For this episode of Campus Voices we interviewed Dr. April Kendra, about Vampire Culture: What’s Really at Stake (WOMS 205) and her upcoming trip to Volterra, Italy, as part of an interdisciplinary study abroad program in Spring 2016.
Sarah Craster (A&S ’16), one of Campus Voices‘ interns, helped interview Dr. Kendra.
In addition to Volterra‘s rich Etruscan, Roman, and Floretine history, it serves as the ancestral home of a vampire family in Stephanie Meyer’s Twilight series, and the locals have responded eagerly, promoting local stories about lunatic asylums, prisons, ghosts, and other paranormal phenomenon in addition to their historical culture. Such a diverse background allows other departments in the program to have their own input; Criminal Justice is looking at the prison in greater detail, and Marketing may well have something to say about neighboring Montepulciano’s failed attempts to bankroll on their film locations from the Twilight franchise!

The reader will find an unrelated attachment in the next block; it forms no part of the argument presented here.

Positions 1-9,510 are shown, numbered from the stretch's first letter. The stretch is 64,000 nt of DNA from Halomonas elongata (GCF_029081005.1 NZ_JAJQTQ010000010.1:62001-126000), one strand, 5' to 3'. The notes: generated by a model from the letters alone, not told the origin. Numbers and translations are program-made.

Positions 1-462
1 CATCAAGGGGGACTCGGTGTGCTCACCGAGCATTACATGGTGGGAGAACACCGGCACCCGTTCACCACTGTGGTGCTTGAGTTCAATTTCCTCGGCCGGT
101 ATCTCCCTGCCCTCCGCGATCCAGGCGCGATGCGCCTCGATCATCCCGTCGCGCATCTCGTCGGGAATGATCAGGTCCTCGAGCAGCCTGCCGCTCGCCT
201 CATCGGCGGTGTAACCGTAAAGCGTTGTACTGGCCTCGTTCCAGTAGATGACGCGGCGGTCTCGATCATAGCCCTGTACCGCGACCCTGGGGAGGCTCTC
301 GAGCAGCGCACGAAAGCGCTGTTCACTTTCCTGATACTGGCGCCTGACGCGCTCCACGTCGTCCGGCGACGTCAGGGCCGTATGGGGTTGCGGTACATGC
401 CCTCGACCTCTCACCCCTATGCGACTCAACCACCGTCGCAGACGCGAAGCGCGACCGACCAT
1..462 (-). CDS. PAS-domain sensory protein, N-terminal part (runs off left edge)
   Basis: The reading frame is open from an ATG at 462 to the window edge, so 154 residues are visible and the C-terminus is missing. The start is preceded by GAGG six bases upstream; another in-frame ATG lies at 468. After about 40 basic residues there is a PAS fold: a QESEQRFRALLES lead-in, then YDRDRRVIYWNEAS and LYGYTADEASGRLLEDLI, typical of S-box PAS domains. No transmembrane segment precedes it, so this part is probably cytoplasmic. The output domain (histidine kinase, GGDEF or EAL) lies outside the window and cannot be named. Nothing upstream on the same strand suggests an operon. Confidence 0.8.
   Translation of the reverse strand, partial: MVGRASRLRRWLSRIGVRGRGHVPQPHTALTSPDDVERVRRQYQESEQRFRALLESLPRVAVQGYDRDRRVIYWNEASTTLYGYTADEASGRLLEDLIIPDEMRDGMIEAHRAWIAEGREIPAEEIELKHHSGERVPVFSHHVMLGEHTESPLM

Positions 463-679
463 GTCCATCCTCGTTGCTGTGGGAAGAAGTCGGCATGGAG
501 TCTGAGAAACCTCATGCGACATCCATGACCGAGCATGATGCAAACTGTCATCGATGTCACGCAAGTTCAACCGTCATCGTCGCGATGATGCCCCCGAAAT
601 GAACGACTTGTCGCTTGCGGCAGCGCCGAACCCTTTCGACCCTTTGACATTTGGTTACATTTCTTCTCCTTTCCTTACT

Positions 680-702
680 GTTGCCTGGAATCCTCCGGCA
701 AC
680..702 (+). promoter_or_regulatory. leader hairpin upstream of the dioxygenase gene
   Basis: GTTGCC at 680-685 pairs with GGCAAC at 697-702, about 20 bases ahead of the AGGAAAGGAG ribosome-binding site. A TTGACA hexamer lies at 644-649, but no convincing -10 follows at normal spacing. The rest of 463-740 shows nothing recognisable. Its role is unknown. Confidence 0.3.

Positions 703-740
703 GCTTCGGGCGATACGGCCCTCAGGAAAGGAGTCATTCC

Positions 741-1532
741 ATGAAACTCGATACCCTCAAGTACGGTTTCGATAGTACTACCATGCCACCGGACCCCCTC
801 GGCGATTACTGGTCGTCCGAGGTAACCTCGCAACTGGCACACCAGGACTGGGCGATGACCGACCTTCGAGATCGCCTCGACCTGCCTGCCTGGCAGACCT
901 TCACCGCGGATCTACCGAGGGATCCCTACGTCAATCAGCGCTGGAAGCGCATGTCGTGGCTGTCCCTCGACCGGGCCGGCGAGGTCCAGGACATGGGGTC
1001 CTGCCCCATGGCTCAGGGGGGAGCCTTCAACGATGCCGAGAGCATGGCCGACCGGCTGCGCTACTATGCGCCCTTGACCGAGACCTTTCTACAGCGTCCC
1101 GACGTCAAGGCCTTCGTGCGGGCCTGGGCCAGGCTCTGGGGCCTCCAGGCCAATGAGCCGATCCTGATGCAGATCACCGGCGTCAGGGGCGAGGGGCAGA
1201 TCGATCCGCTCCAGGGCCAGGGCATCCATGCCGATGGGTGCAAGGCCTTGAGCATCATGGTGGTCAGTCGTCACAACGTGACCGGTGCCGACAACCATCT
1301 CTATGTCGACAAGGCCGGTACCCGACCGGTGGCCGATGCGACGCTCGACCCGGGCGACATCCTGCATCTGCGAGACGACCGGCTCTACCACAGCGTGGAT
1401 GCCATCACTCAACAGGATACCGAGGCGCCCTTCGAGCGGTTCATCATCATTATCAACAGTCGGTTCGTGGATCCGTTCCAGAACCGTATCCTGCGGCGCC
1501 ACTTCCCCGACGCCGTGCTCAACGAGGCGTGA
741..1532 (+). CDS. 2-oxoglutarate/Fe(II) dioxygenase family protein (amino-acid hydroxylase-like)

As for our literary vampires, we launch into the history of vampire literature both before and after Bram Stoker’s pivotal novel Dracula, tracing vampiric evolution from senseless creatures of evil to scapegoats for our own internalized monsters. We also argue for vampire literature as its own genre with over two centuries of prominence, to say nothing of presence.
Other topics for the enthralled are baby vampires, human and other real world parasites and predators, vampires on stage and in Dickens, how American corn contributed to European vampires, and why everyone keeps leaving their windows open anyway.
Listen to the interview
Dr. April Kendra (recorded 10/12/15, aired 10/29/15)
About our guest
April Kendra is an assistant professor of English at the University of Delaware, where she teaches American literature and Women and Gender Studies. She is also the faculty sponsor of the Mu Rho chapter of Sigma Tau Delta, the International English Honors Society.